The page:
Sampling session state

From DB Optimizer
Jump to: navigation, search


Oracle wait event interface took years to become widely known for their power in performance tuning and to be adopted by other database vendors. With this article you’ll be able to beat the curve harnessing the power the new concept of Active Session History (ASH). ASH represents a revolution in performance tuning data as radical as the introduction of wait events and Embarcadero gives access to this data right now across the major database platforms Oracle, DB2, Sybase and SQL Server. Wait events revolutionized tuning way back in Oracle 7 by identifying performance bottlenecks in the database and explicitly quantifying their impact. The wait interface has been adopted by SQL Server, Sybase and most recently DB2. Still lacking in the wait events interface was the ability to identify the causes of the problems. The solution has come with ASH. ASH clearly identifies the SQL and Sessions at the root of wait bottlenecks.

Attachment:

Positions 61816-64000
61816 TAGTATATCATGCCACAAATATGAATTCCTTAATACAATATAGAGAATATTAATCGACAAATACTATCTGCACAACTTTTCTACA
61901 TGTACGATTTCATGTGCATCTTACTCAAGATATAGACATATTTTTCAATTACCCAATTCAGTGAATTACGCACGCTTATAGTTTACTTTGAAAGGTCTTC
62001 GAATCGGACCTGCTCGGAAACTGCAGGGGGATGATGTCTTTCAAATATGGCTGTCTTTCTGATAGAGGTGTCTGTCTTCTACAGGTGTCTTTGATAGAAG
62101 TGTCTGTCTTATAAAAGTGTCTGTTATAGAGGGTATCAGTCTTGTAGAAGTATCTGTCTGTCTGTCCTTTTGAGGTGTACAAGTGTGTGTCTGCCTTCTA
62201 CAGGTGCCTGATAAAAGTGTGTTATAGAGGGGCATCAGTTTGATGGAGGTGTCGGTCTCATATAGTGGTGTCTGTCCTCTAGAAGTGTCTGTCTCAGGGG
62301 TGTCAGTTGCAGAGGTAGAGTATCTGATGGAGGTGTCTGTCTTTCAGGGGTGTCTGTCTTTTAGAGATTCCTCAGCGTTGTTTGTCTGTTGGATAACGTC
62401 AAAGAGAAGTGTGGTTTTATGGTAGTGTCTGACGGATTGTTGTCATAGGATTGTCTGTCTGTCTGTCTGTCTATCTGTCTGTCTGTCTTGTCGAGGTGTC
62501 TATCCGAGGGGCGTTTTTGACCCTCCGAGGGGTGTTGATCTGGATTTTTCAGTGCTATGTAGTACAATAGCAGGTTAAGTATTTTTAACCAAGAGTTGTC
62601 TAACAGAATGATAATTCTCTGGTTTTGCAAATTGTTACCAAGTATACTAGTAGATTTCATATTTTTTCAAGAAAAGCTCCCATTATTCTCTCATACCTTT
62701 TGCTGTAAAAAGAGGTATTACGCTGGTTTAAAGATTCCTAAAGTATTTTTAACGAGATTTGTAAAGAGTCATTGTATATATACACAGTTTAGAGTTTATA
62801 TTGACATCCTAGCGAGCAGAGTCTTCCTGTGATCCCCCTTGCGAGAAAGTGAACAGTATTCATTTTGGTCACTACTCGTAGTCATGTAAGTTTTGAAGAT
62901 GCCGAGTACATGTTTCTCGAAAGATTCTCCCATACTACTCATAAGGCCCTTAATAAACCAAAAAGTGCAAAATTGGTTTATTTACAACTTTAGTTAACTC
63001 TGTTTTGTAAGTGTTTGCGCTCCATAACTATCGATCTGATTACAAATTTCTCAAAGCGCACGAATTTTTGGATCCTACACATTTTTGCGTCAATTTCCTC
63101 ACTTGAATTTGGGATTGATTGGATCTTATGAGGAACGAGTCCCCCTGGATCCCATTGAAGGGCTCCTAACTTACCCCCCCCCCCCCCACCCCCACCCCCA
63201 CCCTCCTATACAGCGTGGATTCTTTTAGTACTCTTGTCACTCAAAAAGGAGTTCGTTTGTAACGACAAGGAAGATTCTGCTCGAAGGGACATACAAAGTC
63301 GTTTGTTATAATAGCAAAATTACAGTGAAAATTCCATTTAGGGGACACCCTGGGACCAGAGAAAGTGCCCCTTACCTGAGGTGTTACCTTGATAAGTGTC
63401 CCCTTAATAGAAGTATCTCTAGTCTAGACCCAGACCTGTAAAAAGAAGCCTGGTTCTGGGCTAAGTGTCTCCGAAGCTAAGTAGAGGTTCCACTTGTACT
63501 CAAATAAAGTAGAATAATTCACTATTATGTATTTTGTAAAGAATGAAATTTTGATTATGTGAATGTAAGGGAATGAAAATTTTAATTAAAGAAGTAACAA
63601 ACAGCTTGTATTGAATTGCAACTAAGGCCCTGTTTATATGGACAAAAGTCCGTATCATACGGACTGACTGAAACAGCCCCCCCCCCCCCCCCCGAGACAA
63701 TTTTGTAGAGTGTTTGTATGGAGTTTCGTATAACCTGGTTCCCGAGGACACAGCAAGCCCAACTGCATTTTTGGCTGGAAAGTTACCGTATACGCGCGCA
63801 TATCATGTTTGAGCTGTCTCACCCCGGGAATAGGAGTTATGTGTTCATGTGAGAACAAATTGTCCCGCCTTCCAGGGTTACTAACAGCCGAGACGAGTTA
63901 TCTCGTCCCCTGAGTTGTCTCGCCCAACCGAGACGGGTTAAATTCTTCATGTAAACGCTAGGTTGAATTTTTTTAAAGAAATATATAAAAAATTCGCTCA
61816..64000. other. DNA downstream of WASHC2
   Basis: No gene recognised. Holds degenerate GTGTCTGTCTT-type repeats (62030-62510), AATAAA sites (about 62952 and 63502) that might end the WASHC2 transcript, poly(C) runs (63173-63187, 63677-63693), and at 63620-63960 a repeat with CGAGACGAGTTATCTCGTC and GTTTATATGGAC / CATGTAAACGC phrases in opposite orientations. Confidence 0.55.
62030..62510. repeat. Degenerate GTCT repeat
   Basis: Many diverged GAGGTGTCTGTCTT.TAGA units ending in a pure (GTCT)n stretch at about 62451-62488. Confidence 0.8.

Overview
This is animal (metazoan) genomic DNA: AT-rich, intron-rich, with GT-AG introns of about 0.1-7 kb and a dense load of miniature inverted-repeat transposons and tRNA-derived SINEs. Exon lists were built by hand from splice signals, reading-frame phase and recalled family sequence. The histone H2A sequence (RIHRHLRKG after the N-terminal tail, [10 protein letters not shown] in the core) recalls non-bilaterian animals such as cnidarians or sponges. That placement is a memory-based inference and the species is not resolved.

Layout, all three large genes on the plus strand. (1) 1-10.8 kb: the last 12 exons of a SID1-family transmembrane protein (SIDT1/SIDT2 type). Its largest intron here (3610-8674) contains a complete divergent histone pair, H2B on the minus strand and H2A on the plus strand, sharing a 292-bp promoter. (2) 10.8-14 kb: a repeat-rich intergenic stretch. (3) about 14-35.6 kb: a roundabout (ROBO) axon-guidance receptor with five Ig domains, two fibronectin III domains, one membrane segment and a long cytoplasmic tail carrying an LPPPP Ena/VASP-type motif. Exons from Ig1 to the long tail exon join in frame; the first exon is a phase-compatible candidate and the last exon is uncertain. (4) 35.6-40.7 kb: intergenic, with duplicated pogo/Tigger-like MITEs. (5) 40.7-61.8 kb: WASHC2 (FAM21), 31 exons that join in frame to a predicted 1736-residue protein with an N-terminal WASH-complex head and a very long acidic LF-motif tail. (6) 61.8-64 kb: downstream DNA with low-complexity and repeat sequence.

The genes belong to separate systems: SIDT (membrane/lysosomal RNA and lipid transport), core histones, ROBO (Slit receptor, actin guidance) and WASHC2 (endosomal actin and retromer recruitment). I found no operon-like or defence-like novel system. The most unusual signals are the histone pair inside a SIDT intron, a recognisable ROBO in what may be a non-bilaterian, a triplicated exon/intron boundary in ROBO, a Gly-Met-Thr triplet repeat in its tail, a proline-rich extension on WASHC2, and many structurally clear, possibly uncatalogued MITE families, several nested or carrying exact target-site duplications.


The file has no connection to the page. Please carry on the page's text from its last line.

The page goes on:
ASH ironically has be technically feasible by a savvy DBA since Oracle 7 but it took Oracle 10g for anyone to put this cutting edge technology to work, and in no small way, but by actually implanting it in the Oracle kernel and basing Oracle 10g performance tools on ASH. ASH is founded upon a data gathering technique called “Sampling.” Sampling is a method of collecting data by taking snapshots every second. The snapshots record the state of every active session in the database. For every active session, Oracle records the SQL being executed as well as the state of the session. A session state can be running on the CPU or waiting on any of several hundred wait events. With this simple amount of information, the session + state + sql , we can quickly identify SQL that are CPU intensive, IO intensive or involved in any number of the possible resource contention issues that can arise in an Oracle database.

Looking at the situation more concretely, when there is a slow down on the database we look at our trusted Statspack report for the period of the slowdown. The first step in analyzing the statspack report is to look at the Top 5 Timed Events